Towns May End Free Disposal

10/11/11 7:34AM By Charlotte Albright
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VPR/ Charlotte Albright
Dennis and Mary Kay Brown have been helping neighbors in Hartford dispose of debris from flooding.

(Host) More than a month after Tropical Storm Irene turned many Vermont houses into piles of rubble, a couple from the Upper Valley are still picking up their neighbors' debris and hauling it to the local transfer station.

But Hartford, like many other towns, can no longer afford to waive the disposal fees.

VPR's Charlotte Albright joined a recent pick-up trip along hard-hit Route 14.

(Albright) Dennis Brown and his wife Mary Kay live in a trim white, blue-shuttered house on the outskirts of White River Junction. Perched on a hill, it sustained no damage from the storm.

But as the couple climb into their truck, with its attached wooden trailer, they remember how shocked they were to see the waters rise only a short distance away as they ventured out to see the storm build at the end of August.

(Dennis Brown) "And we had parked at the West Hartford bridge with our truck and we walked around and looked around and by the time we got back to the truck the water was up to the truck, and so we knew there was going to be problems, and then the next morning and saw all the damage and it was clear to us that we need to get and action plan and start helping."

(Albright) Their "action plan" was to drive around and help shell-shocked homeowners get rid of mud, and, later, timber, sheet rock, appliances -- anything that couldn't be saved. So far, driving over some dangerous roads, they've hauled over 50 loads to the transfer station.  Sometimes Mary Kay took muddy, soggy clothing home, laundered it, and brought it back.  But sometimes, she says, the most personal items had to be trashed. One house still haunts her.

(Mary Kay Brown) "There were boxes of photo albums, and, like, wedding announcements, and things like that, and we spent a few minutes looking through them trying to decide, you know, if we took these back home, could we dry them out, scan them in, save them, and there was no saving them so we just loaded them into the truck and took them to the landfill."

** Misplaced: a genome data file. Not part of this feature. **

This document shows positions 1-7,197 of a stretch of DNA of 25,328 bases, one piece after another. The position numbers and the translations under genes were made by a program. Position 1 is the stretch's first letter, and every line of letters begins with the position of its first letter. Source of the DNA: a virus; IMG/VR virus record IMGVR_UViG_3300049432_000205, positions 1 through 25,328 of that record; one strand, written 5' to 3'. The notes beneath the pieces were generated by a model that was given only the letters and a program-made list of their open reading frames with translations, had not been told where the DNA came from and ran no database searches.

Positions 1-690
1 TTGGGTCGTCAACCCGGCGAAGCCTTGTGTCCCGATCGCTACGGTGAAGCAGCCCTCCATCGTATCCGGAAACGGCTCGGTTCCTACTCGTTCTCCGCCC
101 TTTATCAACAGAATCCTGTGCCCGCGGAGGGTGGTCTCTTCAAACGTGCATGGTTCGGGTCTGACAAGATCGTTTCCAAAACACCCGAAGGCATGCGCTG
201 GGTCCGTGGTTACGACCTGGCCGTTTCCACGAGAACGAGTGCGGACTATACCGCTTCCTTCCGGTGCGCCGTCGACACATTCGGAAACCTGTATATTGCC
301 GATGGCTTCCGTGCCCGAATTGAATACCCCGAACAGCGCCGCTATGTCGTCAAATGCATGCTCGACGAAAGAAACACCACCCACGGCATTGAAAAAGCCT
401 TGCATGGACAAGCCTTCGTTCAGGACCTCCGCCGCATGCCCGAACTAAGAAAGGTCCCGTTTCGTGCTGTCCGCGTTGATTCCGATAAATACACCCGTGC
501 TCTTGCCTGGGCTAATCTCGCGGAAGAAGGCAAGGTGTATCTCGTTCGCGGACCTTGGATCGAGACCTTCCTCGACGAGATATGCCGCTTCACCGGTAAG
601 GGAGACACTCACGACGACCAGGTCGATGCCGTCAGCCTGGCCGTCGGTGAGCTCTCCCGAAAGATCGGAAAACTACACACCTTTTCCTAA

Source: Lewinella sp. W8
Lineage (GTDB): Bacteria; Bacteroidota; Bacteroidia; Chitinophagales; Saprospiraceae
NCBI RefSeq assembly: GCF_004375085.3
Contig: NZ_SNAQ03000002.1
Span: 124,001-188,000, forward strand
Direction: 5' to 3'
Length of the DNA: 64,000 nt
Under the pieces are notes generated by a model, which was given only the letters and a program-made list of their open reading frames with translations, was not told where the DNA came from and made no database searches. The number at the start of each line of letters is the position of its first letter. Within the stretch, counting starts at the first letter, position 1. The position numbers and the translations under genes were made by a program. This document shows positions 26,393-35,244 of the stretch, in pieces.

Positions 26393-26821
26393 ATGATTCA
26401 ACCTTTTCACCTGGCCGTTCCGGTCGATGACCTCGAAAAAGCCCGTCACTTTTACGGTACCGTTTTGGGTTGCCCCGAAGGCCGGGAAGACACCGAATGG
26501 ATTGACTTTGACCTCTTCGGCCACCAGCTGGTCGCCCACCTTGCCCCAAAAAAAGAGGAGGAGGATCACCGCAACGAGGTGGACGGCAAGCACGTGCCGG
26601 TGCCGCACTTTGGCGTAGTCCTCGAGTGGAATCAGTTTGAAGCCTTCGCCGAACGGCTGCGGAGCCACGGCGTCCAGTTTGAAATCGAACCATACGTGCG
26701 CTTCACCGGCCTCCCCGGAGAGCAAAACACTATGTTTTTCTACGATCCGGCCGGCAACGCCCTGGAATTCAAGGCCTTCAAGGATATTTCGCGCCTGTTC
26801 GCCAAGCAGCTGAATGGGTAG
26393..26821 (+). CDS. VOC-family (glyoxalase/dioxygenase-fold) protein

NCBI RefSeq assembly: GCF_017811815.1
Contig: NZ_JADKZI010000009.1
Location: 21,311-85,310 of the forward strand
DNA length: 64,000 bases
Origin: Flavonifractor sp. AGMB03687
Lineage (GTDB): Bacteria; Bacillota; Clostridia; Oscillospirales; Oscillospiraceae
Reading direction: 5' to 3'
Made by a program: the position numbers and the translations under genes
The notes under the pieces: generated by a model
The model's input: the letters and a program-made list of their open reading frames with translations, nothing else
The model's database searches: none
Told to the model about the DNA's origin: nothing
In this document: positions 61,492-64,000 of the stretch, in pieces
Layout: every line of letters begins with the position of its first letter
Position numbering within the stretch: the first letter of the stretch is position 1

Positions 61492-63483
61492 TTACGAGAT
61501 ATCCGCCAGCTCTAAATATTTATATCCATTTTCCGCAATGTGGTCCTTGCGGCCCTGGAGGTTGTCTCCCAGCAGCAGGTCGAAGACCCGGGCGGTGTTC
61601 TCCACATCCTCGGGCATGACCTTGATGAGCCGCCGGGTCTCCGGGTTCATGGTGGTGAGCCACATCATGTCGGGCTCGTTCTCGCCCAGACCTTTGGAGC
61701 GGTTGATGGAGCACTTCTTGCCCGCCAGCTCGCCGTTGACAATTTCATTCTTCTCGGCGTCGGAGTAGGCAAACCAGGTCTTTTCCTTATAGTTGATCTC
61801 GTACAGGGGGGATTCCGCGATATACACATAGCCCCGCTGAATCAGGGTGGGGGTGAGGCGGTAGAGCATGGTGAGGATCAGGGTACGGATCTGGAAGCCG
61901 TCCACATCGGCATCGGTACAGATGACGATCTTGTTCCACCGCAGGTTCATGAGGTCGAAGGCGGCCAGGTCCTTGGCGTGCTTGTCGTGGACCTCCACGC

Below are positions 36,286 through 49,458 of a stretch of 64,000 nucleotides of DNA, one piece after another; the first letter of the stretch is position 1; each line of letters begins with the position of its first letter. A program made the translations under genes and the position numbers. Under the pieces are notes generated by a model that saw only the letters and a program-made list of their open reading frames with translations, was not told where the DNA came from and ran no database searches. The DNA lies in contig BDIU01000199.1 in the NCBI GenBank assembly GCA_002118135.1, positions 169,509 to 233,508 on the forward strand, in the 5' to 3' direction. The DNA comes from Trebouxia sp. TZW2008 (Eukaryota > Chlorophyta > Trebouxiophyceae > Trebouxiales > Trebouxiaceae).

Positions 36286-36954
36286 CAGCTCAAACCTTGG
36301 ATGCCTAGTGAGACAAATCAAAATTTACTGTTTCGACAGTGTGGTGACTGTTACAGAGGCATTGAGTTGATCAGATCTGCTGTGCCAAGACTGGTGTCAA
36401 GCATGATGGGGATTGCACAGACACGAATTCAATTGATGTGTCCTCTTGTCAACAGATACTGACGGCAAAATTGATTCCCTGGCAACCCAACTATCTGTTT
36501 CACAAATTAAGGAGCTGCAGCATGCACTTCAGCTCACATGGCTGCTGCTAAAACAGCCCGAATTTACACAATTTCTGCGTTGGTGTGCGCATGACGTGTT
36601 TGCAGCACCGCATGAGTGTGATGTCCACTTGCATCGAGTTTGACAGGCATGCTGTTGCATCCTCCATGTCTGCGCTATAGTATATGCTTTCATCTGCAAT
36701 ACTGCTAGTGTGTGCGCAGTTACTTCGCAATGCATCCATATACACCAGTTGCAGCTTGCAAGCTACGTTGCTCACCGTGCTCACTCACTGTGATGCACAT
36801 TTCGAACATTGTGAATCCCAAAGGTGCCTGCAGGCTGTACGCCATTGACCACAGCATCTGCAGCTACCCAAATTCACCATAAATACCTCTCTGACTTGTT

(Albright) Until this past week-end, the town of Hartford, like many in the Upper Valley, footed the bill for those residential disposal fees.  But Hartford Town Manager Hunter Rieseberg says that post-Irene tab has topped $100,000, and the town has to stop being so generous.  The Browns have convinced a local non-profit housing assistance agency, Cover, pay for a few more trips - including this one.

(Albright) They pull on their beat-up gloves and begin throwing splintered, nail studded in the trailer as the grateful owner, Cheryl Gilbert, pauses to reflect on the past harrowing weeks.  This historic riverfront house survived the 1927 flood, but took on 53 inches of muddy water last August.

(Gilbert) "I grew up here, I've been here fifty years. I bought the house from my dad, so..."

(Albright ) "So you are not about to leave this house."  

(Gilbert) "No, and my brothers that grew up here, we are all trying to save it."

(Albright) As the family goes back to work rebuilding their home, the Browns truck head for the transfer station.   

Along the way, they point out several devastated houses and trailers that can't be saved. Brown worries that some people mistakenly assume that the state has largely recovered from the storm. Not here - not yet.

(Brown) "It's gotten out of the media limelight and I think anybody that hasn't traveled through these affected areas thinks it's all set and over, so yes, I definitely feel that."

(Albright) Which is why he and his wife Mary Kay have no plans to stop their volunteer garbage pick-ups. They're not quite sure where the money will come from to pay the transfer station attendant, but as long as they can find agencies or people willing to chip in, they'll keep on trucking.

FEMA says they'll only cover trash disposal fees for individuals if the removal is necessary to make the dwelling safe, sanitary and functional, and only if only if residential applicants register for relief and keep receipts. The FEMA registration deadline for residential assistance is October 31st.

For VPR News, I'm Charlotte Albright, in Hartford.

Read the latest select board minutes from Hartford at VPR's Public Post.

Clarification: An earlier version of this story quoted a town official who said that FEMA will cover residential disposal fees. FEMA says they'll only cover residential fees for individuals if removal is necessary to make the dwelling safe, sanitary and functional. 

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